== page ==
Q: The Trans-Pacific Partnership and the TRIPS-plus provisions are expected to include stricter IPR legislation. Will such agreements add pressure to the negotiations on IPR provisions between the developed and emerging economies?

Several bilateral and regional agreements have proposed IP clauses with TRIPS-plus features. This is one of the important issues for the negotiators to resolve in the overall context of the agreement. Developing countries would need to be cautious so as not to unnecessarily cede the policy space and flexibilities available in the TRIPS agreement and other international treaties.

Q: What provisions can the Indian government enact to encourage innovation in general and in the pharmaceutical industry in particular?

Generally speaking, the government has been very keen to promote innovation, creativity and entrepreneurship in this Decade of Innovation. A number of measures have been taken to create an innovation-friendly policy and regulatory framework; promote R&D in science and technology; encourage innovation in research, academic, and technical institutions; encourage innovation in industry (including in small and medium enterprises); and provide fiscal and other incentives and awards for innovation and creativity. The intellectual property system has been considerably modernised in order to support innovation. The National Innovation Council has been spearheading the initiatives aimed at strengthening the innovation policy framework and infrastructure as well as inculcating a culture of innovation in the country.

The generic pharma industry in India has recorded phenomenal growth over the years. However, domestic industry needs to do much more for investing in R&D and innovations.  Initiatives in this respect have primarily to come from the industry itself.  These should be supported by further appropriate improvements, where necessary, in the IP, tariff, pricing, procurement, delivery, healthcare and health insurance areas.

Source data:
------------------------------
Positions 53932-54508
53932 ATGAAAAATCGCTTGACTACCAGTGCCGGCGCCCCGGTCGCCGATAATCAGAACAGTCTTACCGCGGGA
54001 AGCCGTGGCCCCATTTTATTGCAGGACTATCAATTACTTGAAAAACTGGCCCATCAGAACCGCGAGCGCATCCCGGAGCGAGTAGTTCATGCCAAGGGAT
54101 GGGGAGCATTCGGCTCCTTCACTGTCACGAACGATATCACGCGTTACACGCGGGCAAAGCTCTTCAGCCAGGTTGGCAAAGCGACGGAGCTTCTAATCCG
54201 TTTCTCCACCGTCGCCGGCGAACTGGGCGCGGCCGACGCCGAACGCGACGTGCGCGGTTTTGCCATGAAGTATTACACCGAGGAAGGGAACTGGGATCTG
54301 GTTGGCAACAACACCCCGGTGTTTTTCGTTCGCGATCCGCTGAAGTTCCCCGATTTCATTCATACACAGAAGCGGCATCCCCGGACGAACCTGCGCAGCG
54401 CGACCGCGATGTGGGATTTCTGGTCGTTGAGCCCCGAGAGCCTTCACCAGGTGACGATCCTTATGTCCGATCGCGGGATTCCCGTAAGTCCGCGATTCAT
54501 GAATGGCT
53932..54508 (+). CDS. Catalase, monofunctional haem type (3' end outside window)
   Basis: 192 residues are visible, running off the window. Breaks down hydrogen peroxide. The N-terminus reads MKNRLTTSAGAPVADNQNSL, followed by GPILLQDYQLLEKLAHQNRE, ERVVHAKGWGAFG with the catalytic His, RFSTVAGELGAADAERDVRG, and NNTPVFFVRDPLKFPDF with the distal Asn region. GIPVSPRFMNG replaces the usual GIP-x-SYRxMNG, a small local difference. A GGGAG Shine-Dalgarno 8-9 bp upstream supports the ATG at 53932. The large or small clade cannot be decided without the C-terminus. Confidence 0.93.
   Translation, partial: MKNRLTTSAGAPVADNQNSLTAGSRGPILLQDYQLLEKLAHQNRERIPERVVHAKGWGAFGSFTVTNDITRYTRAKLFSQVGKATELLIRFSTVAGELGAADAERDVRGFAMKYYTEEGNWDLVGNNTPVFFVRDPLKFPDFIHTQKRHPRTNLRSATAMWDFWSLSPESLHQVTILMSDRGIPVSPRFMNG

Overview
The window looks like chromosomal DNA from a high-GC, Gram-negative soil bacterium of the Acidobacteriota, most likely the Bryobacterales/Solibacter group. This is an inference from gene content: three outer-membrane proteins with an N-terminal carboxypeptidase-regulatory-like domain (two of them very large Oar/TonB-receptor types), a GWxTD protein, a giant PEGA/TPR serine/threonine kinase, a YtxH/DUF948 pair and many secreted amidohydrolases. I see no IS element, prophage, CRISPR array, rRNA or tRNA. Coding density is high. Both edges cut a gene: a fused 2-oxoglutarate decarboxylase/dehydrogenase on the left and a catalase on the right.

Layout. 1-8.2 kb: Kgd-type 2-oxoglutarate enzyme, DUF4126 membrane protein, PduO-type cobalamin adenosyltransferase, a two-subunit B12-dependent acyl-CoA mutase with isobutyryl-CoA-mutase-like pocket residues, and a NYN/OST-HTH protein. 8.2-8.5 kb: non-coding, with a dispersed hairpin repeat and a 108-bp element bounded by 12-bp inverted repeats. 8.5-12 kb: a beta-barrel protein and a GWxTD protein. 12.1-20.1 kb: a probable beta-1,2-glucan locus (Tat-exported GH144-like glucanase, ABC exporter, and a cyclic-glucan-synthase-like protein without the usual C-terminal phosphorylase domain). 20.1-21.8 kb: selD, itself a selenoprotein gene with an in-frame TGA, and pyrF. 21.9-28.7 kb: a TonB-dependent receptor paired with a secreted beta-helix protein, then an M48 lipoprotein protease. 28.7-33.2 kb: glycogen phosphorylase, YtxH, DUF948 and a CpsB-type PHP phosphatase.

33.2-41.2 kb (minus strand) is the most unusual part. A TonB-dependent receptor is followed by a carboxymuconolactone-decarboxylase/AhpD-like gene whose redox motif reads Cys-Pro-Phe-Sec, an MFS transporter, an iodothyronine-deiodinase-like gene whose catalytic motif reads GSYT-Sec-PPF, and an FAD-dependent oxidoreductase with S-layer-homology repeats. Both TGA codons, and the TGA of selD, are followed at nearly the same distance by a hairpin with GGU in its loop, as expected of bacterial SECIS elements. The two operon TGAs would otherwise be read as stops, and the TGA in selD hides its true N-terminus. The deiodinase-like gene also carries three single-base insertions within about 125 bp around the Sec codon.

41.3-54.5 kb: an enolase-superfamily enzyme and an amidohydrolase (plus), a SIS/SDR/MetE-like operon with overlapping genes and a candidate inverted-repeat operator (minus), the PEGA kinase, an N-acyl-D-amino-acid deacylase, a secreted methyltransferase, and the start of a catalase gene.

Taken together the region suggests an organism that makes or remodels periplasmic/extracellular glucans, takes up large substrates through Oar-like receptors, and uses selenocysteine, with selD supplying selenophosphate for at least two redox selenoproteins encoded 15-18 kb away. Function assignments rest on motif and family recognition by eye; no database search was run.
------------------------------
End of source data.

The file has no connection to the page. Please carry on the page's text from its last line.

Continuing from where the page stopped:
There is also a need to build innovative partnerships between international,   government and non-government organisations, public sector, private sector, R&D organisations and universities for supporting and boosting research for public health as well as creating new healthcare infrastructures and platforms for easy and affordable delivery of medicines to needy patients.

Q: Will India be able to build a consensus at the WIPO for a binding treaty on IPR associated with genetic resources, traditional knowledge and folklore?

Text-based negotiations are going on in WIPO in the above areas and India has been playing an active and constructive part in this process.

Narendra Sabharwal, the current Chair of the IPR Committee of the Federation of Indian Chambers of Commerce and Industry (FICCI) and former Deputy Director General, Cooperation for Development Sector, World Intellectual Property Organisation (WIPO)

These comments are based on the personal views of Narendra Sabharwal and do not necessarily reflect the viewpoint of any organisation with which he has been or is currently associated.

On May 2, Gateway House hosted a discussion titled ‘Intellectual Property: Innovation, Accessibility and Public Interest.’ To read more on the event, click here.

This interview was exclusively conducted for Gateway House: Indian Council on Global Relations. You can read more exclusive content here.